During the time the Khmer Rouge was in power, from April 17, 1975, to Jan. 7, 1979, more than 1.7 million Cambodians perished. The Khmer Rouge especially targeted intellectuals and artists for execution, as they sought to create an agrarian ideal. In an exclusive interview with VOA Khmer's Poch Reas
In an exclusive interview with VOA Khmer, Tea Lim Koun discusses his filmmaking in the 1960s and 1970s and what it meant to leave it behind.
The Khmer New Year is under way. Many people have left the bustling capital to see family in the Cambodian countryside, but in Phnom Penh, markets were busy Tuesday, as people bought fruits, banana trees and flower decorations to ring in the Year of the Goat.
In Cambodian tradition, the new year is brought by a spirit called a tevada - this year’s tevada is named Reaka Jak Sak Devy.
In the US, many Cambodians say the Khmer New Year is a way to keep their traditions alive.
Cambodia's Foreign Minister Hor Namhong held talks with his Indonesian counterpart Retno Marsudi and Myanmar's Vice President U Nyan Tun.
Mondulkiri province is known as a good place to trek, where wildlife and waterfalls make for good scenery, amid forested mountains of red clay, and where indigenous hill tribes still live a traditional way of life.
U.S. first lady Michelle Obama is in Cambodia's famed Ankor Wat temple where she spoke Saturday at a Peace Corps training event and also met with a group of girls at a school on the outskirts of Siem Reap. The visit is part of a two-nation trip meant to highlight a new global women's education initiative.
First Lady Michelle Obama arrived Friday in Cambodia for a three-day visit to promote girls’ education.
US First Lady Michelle Obama has arrived in Siem Reap, Cambodia, Friday night, as part of her two-nation Asian trip to promote education for girls. VOA Khmer reports.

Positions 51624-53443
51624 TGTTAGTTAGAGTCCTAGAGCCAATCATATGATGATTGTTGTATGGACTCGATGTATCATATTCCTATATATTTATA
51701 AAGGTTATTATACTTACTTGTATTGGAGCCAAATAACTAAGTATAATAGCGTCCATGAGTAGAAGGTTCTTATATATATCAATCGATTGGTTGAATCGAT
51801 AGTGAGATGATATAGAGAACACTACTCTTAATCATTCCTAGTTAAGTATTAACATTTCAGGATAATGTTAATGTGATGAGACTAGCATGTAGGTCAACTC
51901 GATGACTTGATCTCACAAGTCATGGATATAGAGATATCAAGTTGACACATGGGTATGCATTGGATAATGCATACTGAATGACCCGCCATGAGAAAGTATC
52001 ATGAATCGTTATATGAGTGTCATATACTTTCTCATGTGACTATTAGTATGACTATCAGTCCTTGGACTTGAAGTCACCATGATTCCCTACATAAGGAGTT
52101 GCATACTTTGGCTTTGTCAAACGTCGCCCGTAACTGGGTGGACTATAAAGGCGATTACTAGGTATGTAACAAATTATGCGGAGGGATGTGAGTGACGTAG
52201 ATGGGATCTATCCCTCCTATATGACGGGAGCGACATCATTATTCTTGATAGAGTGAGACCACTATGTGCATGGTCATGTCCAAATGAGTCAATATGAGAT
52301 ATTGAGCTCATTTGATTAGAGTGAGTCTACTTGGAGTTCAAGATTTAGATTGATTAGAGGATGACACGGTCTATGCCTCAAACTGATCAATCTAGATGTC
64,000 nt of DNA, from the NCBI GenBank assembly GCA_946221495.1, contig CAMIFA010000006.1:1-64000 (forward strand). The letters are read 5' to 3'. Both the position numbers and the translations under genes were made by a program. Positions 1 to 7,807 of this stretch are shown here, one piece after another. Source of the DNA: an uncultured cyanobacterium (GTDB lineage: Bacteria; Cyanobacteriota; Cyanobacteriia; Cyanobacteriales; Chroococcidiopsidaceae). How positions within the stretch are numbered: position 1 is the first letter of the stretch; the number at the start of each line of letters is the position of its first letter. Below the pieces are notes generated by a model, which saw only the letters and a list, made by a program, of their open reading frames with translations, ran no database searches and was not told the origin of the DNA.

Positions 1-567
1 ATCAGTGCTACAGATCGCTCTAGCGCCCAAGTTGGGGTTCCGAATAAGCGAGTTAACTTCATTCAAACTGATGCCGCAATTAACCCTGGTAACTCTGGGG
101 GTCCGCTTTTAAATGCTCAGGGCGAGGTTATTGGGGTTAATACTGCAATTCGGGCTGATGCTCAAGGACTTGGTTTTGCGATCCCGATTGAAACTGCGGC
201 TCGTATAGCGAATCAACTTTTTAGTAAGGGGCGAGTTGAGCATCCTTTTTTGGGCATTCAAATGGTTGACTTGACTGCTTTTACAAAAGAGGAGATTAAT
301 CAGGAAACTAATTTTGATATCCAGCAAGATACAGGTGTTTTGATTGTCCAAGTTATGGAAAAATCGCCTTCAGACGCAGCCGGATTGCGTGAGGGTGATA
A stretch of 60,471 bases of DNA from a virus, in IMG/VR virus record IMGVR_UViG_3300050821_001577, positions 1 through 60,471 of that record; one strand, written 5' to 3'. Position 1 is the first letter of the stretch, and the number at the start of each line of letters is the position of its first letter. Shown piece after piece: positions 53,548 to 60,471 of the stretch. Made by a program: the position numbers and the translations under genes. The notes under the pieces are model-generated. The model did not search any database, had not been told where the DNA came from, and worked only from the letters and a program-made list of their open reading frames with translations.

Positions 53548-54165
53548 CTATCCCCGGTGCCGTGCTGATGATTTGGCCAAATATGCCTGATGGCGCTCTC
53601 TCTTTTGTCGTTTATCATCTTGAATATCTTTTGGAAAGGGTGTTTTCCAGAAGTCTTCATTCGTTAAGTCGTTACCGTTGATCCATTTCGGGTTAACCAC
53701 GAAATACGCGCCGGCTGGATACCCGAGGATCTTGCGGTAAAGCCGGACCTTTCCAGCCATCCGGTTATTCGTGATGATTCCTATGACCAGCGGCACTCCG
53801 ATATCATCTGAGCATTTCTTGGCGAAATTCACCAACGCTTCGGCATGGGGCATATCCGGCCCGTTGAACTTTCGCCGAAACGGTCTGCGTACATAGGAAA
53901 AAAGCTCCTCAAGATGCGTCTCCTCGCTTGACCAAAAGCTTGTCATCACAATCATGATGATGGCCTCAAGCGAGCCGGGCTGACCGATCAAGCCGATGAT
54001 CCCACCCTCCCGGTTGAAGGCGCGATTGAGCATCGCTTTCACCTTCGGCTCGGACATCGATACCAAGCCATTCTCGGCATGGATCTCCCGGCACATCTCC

Indigenous communities in Ratanakiri province say the government’s economic land concession policy is taking away their land and traditional way of life.
In Cambodia, girls face poverty, corruption and traditions that keep them at home or de-prioritize learning, especially compared to boys.
“The Magic Flute” will be a unique operatic performance, held in 2017 at the Chau Say Tevoda temple in Siem Reap.
Domestic violence remains a prevalent problem in post-war Cambodia, with more than 20 percent of men reportedly committing physical violence against women, according to the rights group Licadho.
Around 600 years ago, the people living in the remote Cardamom Mountains in southern Cambodia placed the bones of their dead in large jars on steep ledges hidden deep in the jungle.
The pagoda houses monks from the restive minority community of Khmer Kampuchea Krom, an ethnic group that lives in today’s Vietnam’s Mekong Delta, who claim abuse at the hands of Vietnamese authorities.
Axelrod says the building boom during the past seven years has not benefited all segments of society, especially those from poor communities often evicted from desired real estate.
The students aged between 11 and 20 will be performing “Arirang,” a well-known Korean folk song and the music of a musical “The Phantom of the Opera.”